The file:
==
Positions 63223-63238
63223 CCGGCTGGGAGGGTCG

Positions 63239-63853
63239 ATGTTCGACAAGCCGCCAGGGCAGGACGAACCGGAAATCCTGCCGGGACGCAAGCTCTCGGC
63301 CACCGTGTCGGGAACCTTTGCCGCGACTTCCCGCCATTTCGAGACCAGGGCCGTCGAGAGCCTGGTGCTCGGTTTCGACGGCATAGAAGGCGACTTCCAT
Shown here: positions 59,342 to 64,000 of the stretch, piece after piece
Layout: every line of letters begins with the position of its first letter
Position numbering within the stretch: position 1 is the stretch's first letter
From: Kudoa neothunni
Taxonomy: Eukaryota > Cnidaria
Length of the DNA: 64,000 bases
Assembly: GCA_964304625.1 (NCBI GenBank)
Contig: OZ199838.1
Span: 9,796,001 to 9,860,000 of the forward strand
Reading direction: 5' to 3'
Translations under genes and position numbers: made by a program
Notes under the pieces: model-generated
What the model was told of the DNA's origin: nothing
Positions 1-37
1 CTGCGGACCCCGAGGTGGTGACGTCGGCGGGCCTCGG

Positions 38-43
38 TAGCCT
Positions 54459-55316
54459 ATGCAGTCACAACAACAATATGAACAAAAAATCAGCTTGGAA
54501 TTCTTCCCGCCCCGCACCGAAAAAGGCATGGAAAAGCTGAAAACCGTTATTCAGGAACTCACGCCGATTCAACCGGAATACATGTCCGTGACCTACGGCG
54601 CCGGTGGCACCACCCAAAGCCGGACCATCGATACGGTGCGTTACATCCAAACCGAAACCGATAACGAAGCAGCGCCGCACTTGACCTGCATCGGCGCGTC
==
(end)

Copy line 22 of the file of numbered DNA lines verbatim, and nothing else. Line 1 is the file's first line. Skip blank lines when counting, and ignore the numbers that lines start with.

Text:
38 TAGCCT